Priya Parker shares tips on how to approach and reframe how we gather in this strange time of social distancing.
“The great ones do not set up offices, charge fees, give lectures, or write books. Wisdom is silent, and the most effective propaganda for truth is the force of personal example. The great ones attract disciples, lesser figures whose mission is to preach and to teach. These are gospelers who, unequal to the highest task, spend their lives in converting others. The great ones are indifferent, in the profoundest sense. They don’t ask you to believe: they electrify you by their behavior. They are the awakeners. What you do with your petty life is of no concern to them. What you do with your life is only of concern to you, they seem to say. In short, their only purpose here on earth is to inspire. And what more can one ask of a human being than that?”
— Henry Miller
Starting tomorrow all schools are closed in NYC. For weeks, if not months.
Wow! I can’t help but feel as if the earth is resetting itself.
So many are suffering, but I also see so much humanity in action. People opening their hearts and helping each other, finding moments of joy.
Humans are resilient. We will be ok. All will be ok. But for now, let’s stay home.
This latest Reply All episode is *delightful*. It’s about a man in California who is haunted by the memory of a pop song from his youth. He can remember the lyrics and the melody. But the song itself has vanished, completely scrubbed from the internet. PJ takes on the Super Tech Support case.
Little Talk Conversation starters helps you have better conversations with your kids.
Being in the presence of truth.
Reading the signs when I am not. Addressing it. Moving on.
— Tina Roth Eisenberg (@swissmiss) February 14, 2020
Thank you body,
for teaching me how to love, me
for showing me my deepest depths
also my soft light
for holding me even when I am
kicking and screaming.
thank you body,
for giving me permission
and the courage
to keep showing up
to keep saying yes.
— Maribeth Helen Keane
Each time I land in a new country I want a push notification telling me:
1) Is the tap water safe to drink?
2) Should I tip? If so, how much?
3) Do I need cash? If so, how much per day?
— Amit superamit Gupta (@superamit) January 18, 2020
Brené Brown says our belonging to each other can’t be lost, but it can be forgotten. Her research has reminded the world in recent years of the uncomfortable, life-giving link between vulnerability and courage. Now she’s turning her attention to how we walked into the crisis of our life together and how we can move beyond it: with strong backs, soft fronts, and wild hearts.
“The basement of your soul is much deeper than you knew. Some people look into the hidden depths of themselves and they realize that success won’t fill those spaces. Only a spiritual life and unconditional love from family and friends will do. They realize how lucky they are. They are down in the valley, but their health is O.K.; they’re not financially destroyed; they’re about to be dragged on an adventure that will leave them transformed.”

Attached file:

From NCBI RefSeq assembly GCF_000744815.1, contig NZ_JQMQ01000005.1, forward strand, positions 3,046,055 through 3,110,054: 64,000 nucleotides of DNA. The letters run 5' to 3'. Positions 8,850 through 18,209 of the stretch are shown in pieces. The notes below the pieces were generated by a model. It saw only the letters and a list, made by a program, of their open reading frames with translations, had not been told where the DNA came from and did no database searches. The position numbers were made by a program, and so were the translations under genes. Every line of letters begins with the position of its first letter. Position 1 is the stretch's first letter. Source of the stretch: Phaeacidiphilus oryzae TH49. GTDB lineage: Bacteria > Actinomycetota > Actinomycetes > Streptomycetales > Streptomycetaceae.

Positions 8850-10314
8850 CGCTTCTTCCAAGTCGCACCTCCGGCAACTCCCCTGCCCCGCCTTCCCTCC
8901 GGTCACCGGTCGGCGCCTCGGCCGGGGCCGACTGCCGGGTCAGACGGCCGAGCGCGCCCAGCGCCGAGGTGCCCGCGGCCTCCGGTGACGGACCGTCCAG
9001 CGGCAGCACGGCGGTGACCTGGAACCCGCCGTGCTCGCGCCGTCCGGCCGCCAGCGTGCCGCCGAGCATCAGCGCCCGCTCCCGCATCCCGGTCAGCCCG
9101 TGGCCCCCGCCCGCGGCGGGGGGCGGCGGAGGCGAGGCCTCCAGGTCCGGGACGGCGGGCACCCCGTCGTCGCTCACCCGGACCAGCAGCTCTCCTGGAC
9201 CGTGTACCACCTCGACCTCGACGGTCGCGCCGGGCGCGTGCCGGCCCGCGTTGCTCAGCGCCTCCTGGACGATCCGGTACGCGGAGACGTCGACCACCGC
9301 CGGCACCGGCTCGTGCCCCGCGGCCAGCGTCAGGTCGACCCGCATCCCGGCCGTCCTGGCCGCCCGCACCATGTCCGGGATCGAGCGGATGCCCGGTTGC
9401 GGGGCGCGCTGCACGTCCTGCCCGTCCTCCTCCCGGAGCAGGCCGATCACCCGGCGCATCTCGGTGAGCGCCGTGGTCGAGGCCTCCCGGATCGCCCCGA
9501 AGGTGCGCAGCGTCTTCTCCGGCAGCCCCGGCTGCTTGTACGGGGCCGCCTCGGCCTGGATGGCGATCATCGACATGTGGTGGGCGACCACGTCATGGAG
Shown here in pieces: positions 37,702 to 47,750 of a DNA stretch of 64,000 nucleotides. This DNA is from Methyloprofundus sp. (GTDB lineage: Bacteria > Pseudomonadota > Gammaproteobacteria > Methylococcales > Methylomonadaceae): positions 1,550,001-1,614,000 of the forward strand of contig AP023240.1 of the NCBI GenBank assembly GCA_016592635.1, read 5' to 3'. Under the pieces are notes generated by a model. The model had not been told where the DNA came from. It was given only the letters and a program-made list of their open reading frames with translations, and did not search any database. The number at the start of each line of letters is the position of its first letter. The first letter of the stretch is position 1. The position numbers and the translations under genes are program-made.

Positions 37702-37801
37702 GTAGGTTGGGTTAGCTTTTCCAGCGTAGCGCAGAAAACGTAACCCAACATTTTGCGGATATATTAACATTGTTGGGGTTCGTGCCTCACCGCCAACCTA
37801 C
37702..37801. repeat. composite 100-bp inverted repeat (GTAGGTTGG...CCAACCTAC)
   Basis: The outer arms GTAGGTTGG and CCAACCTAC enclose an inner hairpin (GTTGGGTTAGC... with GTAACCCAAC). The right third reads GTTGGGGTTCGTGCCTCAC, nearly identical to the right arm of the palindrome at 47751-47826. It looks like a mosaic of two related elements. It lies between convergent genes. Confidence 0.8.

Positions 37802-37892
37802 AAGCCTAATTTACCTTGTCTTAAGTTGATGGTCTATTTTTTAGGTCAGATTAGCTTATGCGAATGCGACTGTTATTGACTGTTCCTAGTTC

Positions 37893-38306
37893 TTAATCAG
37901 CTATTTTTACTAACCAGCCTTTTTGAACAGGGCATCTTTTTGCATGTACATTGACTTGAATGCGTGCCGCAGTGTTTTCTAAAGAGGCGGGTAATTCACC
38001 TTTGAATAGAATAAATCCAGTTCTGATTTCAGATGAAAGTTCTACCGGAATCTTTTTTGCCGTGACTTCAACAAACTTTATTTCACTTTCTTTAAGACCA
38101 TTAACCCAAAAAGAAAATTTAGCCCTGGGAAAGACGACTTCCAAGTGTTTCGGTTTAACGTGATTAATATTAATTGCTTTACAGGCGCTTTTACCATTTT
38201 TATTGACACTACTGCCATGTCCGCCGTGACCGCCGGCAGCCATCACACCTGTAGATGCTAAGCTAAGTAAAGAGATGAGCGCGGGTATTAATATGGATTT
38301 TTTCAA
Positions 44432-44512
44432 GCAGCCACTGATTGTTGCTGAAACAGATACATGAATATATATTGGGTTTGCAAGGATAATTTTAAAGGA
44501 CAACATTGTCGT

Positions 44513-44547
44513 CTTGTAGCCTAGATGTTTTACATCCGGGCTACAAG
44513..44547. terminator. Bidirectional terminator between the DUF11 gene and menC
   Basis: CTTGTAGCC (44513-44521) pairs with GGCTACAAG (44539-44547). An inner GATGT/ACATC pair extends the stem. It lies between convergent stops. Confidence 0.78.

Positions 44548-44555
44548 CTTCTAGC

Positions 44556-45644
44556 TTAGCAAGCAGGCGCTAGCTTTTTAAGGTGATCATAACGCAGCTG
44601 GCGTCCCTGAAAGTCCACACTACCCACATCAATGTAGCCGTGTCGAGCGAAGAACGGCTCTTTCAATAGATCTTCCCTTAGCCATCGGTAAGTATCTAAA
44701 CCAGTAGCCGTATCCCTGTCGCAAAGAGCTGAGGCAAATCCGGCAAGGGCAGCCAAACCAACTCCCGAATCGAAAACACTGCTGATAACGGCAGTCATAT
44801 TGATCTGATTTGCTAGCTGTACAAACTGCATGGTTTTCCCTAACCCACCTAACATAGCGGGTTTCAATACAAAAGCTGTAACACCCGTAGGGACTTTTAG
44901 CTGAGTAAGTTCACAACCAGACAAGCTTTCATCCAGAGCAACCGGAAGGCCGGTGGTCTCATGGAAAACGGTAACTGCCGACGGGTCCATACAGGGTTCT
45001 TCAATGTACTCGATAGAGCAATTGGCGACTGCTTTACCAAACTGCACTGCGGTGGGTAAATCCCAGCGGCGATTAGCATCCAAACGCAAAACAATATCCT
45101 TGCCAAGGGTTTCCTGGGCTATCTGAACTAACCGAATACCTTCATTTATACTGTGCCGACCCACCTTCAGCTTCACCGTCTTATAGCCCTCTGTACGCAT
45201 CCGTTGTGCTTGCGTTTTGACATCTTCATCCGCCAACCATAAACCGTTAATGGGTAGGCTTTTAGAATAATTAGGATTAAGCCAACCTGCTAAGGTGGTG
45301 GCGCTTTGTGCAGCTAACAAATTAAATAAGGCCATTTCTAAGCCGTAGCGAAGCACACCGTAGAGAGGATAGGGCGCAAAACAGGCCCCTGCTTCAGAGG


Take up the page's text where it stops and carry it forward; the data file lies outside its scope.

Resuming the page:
— David Brooks
“If our leaders are evil, what does one do? . . . If God gives us free will, we are responsible for what we do or what we fail to do . . . . I can’t do what I believe is wrong. We have to stand up to evil.”
Timely quote from the stunning movie A Hidden Life by Terrence Malick
On my walk home from work yesterday, I listened to the most recent Hurry Slowly episode. It completely stopped me in my tracks, to the point where I would catch myself standing on a street corner, completely immersed. The minute I came home, I sat down on my couch and started the episode right over again, taking in all of Adrienne Maree Brown’s thoughtfulness and questions. Are you satisfiable? What does it mean to be satisfiable? How do you recognize when you have “enough”? Questions central not just to our own well-being but to attaining a more just and equitable society. Have a listen, it’s nourishing and thought-provoking.
”But no matter the medicinal virtues of being a true friend or sustaining a long close relationship with another, the ultimate touchstone of friendship is not improvement, neither of the self nor of the other, the ultimate touchstone is witness, the privilege of having been seen by someone and the equal privilege of being granted the sight of the essence of another, to have walked with them and to have believed in them, and sometimes just to have accompanied them for however brief a span, on a journey impossible to accomplish alone.”
— David Whyte
I have been on a journey of cutting down on alcohol for a good year now and Kava tea has really helped me substitute that glass of wine at night.
I also started tracking days where I didn’t drink any alcohol at all to have a visual reminder of how I am shifting my habits. I use an app called DONE for that. Besides ‘not drinking’ I track when I meditate, do something physical, dance, didn’t eat sugar.
My goal is not to cut drinking alcohol all together but to be more aware why I am drinking. When I am with friends and I am having a good time, I totally want to enjoy a glass of wine. When I am home alone and want to “numb” with alcohol, I now stop myself. I replace that glass of wine with tea, meditation, a bath, etc. Small steps.